Online-specific fear of missing out and Internet-use expectancies contribute to symptoms of Internet-communication disorder (2018)

Addict Behav Rep. 2017 Apr 14;5:33-42. doi: 10.1016/j.abrep.2017.04.001.

Wegmann E1, Oberst U2, Stodt B1, Brand M1,3.


Some of the most frequently used online applications are Facebook, WhatsApp, and Twitter. These applications allow individuals to communicate with other users, to share information or pictures, and to stay in contact with friends all over the world. However, a growing number of users suffer from negative consequences due to their excessive use of these applications, which can be referred to as Internet-communication disorder. The frequent use and easy access of these applications may also trigger the individual’s fear of missing out on content when not accessing these applications. Using a sample of 270 participants, a structural equation model was analyzed to investigate the role of psychopathological symptoms and the fear of missing out on expectancies towards Internet-communication applications in the development of symptoms of an Internet-communication disorder. The results suggest that psychopathological symptoms predict higher fear of missing out on the individual’s Internet-communication applications and higher expectancies to use these applications as a helpful tool to escape from negative feelings. These specific cognitions mediate the effect of psychopathological symptoms on Internet-communication disorder. Our results are in line with the theoretical model by Brand et al. (2016) as they show how Internet-related cognitive bias mediates the relationship between a person’s core characteristics (e.g., psychopathological symptoms) and Internet-communication disorder. However, further studies should investigate the role of the fear of missing out as a specific predisposition, as well as specific cognition in the online context.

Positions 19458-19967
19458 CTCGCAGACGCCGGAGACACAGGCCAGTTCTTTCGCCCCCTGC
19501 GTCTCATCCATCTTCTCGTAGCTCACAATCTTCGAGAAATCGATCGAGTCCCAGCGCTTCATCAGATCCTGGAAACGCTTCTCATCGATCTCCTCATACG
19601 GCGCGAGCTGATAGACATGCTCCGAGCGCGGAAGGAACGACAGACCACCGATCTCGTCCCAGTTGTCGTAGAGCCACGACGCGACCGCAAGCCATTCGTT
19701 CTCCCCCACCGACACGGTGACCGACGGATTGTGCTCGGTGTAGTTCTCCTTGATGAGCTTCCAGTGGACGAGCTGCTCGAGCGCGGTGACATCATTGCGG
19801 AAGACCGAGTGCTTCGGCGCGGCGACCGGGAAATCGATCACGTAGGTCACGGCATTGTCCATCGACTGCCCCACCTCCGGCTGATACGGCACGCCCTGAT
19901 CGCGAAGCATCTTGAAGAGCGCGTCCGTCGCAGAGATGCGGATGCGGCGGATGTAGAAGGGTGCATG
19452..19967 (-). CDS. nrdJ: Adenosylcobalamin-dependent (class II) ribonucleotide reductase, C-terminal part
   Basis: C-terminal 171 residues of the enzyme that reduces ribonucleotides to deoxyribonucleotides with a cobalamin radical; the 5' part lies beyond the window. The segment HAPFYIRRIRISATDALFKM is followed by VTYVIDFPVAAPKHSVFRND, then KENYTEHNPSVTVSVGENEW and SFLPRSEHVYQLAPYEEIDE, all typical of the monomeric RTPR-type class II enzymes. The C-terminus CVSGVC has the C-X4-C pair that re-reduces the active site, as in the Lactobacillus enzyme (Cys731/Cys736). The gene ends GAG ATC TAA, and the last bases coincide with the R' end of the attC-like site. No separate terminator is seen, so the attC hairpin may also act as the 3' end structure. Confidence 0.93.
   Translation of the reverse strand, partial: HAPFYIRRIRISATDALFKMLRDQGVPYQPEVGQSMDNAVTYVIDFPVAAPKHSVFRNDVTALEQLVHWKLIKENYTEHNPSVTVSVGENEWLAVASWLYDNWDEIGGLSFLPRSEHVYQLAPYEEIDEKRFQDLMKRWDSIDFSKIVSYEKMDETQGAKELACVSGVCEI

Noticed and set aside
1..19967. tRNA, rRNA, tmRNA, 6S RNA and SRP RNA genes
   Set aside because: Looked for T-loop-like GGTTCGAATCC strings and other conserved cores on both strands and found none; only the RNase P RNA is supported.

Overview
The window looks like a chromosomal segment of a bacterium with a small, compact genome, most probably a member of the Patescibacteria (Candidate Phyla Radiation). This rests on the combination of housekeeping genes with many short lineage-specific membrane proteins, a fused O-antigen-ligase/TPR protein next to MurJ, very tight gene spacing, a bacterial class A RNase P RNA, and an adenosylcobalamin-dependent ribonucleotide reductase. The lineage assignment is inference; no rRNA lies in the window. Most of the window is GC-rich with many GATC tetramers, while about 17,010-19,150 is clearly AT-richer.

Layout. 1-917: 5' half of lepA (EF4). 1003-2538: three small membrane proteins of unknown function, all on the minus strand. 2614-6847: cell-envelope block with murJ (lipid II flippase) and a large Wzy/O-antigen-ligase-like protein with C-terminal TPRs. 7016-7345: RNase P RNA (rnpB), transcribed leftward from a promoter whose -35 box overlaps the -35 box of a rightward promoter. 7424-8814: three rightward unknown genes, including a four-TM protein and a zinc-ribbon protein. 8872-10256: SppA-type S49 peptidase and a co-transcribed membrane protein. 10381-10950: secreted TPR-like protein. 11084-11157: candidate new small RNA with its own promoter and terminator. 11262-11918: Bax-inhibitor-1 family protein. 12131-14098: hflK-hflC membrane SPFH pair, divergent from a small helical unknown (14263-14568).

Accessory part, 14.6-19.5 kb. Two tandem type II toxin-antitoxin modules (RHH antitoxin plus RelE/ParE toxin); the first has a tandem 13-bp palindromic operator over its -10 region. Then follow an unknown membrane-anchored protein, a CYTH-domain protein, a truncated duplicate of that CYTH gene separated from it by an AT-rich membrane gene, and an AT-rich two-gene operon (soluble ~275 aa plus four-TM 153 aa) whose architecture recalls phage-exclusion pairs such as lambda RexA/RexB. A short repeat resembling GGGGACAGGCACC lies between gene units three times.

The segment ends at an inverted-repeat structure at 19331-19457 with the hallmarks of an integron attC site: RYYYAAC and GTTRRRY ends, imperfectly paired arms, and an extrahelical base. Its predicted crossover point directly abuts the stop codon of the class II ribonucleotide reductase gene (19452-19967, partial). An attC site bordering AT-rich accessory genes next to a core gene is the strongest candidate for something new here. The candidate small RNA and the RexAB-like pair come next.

KEYWORDS: Fear of missing out; FoMO; Internet addiction; Internet-communication disorder; Internet-use expectancies; Online communication; Social networking sites

PMID: 29450225

PMCID: PMC5800583

DOI: 10.1016/j.abrep.2017.04.001

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